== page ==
Interview ::: David Kay (Junks) @ Xihu Music Festival, Hangzhou


TSOFD: Was this your first Xihu Festival appearance? How did you find performing and what are your thoughts regarding the festival as a whole?

DK: This was the first Junks appearance at the festival, but Ursula and I played here a few years ago as Party Horse. I thought the festival was great, and it’s a cool place for a music festival, positioned as it is behind West Lake and just in front of some leafy hills. The weather was shit leading up to our appearance on the Saturday (Oct 29th) and it was pissing it down most of the day too, which impacted the festival’s overall attendance. We played on the DJ stage, which is unusual for a band, but seeing as though our sound is pretty electronic, mixing elements of synthwave and nu-disco with more traditional rock and punk structures, I guess we fit in okay. We got a good crowd during our show, and as we began to play people flooded in from out of nowhere, which was cool. I love playing festivals mainly because they are so fucking loud!


TSOFD: Have you played other festivals in China? If so what have you made of the experiences overall and how does this compare with festivals in the UK either as a punter, performer or both?

DK: I’ve played a number of festivals in China and the UK, both big and small, whether it be with Junks, Party Horse or as DJ Ectoplazm in China or with Tiny Dancers back in the UK. I’ve enjoyed all of these appearances, and the ones in China have been particularly enjoyable due both to the novelty factor and the fact that the scene feels really fresh and embryonic here. It’s still early days in China in terms of festivals and festival culture, so it’s great to play a small part in this emerging scene. Some festivals in China have no alcohol for sale, however – none at all – which is a real bummer as it’s hard to enjoy a festival without a dozen pints of over-priced lager, right?

DK: There are lots of differences between UK and Chinese festivals. For example, the whole camping thing has largely been lost on the Chinese, as has the concept of partying until the sun rises. But, seeing as though I’m no spring chicken anymore, that’s probably a good thing.


TSOFD: Do you feel there was a healthy representation of different forms of music at the festival – any local or national acts you’d have liked to have seen play that weren’t billed?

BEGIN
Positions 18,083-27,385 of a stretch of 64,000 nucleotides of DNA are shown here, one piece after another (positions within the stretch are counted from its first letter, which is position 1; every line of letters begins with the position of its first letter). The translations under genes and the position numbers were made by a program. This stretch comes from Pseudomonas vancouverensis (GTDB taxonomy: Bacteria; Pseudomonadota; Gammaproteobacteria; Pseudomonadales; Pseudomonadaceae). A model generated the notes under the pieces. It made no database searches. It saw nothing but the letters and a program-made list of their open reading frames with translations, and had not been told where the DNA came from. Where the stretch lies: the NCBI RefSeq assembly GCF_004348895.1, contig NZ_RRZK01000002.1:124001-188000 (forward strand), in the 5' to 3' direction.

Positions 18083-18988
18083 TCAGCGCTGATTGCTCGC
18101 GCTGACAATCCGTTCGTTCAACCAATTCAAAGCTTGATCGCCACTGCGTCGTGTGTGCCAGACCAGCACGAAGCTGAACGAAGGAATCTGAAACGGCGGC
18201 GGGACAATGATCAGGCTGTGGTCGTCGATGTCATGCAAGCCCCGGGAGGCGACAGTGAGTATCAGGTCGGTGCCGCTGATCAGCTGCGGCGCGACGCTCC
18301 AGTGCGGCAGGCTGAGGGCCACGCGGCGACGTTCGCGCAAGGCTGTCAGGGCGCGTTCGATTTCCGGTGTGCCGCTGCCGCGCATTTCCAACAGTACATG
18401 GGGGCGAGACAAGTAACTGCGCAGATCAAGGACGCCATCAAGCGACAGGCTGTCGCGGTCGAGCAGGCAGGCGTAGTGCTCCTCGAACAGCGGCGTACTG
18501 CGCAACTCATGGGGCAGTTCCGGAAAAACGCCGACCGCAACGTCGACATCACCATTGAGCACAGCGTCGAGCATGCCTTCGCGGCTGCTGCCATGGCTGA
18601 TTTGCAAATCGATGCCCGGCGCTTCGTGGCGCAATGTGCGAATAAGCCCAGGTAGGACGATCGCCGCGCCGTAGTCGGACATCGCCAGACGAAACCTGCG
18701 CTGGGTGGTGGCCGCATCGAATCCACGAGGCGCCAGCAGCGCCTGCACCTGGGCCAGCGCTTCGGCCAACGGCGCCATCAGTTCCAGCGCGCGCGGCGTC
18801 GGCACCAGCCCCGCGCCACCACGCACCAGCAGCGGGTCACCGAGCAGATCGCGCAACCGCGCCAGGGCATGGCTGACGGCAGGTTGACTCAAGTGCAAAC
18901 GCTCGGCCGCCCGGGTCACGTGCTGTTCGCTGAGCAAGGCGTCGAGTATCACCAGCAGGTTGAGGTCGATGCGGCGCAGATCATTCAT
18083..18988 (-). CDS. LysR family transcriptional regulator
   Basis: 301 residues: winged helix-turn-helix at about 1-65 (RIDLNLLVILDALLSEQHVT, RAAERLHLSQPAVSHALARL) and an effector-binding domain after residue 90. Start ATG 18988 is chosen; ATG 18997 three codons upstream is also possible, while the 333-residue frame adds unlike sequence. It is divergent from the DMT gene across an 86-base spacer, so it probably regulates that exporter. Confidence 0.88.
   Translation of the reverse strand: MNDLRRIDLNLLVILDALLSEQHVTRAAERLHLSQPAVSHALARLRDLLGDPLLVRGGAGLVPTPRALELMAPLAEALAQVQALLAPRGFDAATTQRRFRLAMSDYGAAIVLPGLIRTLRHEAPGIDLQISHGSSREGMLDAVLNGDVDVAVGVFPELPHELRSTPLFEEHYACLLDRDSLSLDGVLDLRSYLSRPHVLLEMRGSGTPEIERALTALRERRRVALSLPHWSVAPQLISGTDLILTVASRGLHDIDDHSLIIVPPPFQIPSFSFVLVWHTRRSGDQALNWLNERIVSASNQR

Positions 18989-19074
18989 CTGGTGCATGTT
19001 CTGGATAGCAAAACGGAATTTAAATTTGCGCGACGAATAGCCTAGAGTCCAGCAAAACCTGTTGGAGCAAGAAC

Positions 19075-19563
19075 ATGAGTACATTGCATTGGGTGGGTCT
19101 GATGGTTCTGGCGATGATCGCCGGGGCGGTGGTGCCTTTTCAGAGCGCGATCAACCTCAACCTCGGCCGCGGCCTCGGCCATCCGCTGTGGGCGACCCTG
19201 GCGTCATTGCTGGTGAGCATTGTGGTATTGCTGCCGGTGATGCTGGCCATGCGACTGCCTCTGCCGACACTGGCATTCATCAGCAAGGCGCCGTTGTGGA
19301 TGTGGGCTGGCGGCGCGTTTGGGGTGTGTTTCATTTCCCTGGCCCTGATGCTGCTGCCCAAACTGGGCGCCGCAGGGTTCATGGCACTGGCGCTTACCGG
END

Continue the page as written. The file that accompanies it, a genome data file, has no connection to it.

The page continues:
DK: To be honest I didn’t get to see much of the wider festival as I had to get home pretty quick after our show to relieve the babysitter, but I was gutted to have missed Queen Sea Big Shark on the Sunday as they are probably my favorite Chinese band. Helen from Nova Heart also DJed on the Sunday and I heard she was great, so it was a shame to miss out on that too. That’s often the case when you play festivals though, you often miss other bands you’d like to see due to scheduling issues, although I did catch Chengdu rapper Kafe Hu, who was pretty cool.

Overall the line-up seemed pretty eclectic, with acts from the mainstream and the underground well-represented and genres like hip-hop, trap, pop, rock, electronica and house all getting a look in. I think it would have been nice to have a third stage, maybe one exclusively reserved for acoustic acts, as that would have given punters a place to kick-back and relax and, moreover, a chance for local singer/songwriters like William Gray and John Carroll a chance to flex their acoustic muscles.


TSOFD: It has been said that China’s live music scene is more geared towards festival season but this is steadily changing with more and more live venues opening up nationwide. How well do you think Hangzhou is currently competing with the likes of Beijing and Shanghai, or even Wuhan and Chengdu?

DK: I think Hangzhou is a little behind the cities you mentioned in terms of its live music scene, but with Mao Livehouse and Loopy opening up recently, at least we have a couple more great venues to call our own. I think Hangzhou has plenty going on – and has lots of good musicians and DJs walking its recently spruced-up streets – but the city as a whole lacks edge and any kind of deep-rooted music scene. There’s too many cigar-bar style venues and not enough CBGBs.


TSOFD: What’s next on the horizon for Junks – any new releases or gig or festival dates our readers should be making a note of? How about DJ events?

DK: We should have one or two more shows before Christmas and the work on our debut album continues behind the scenes. The best way to keep up to date with the band, and to find out what makes us tick, is to head to either our Facebook page for gigs and vibes, our Soundcloud page for music or follow us on wechat (ID: Junks_hz) for more detailed show info etc. You can also search for us on YouTube to see a few of our VHS-style music videos. We also making a short documentary about our musical adventures in China – so watch this space!



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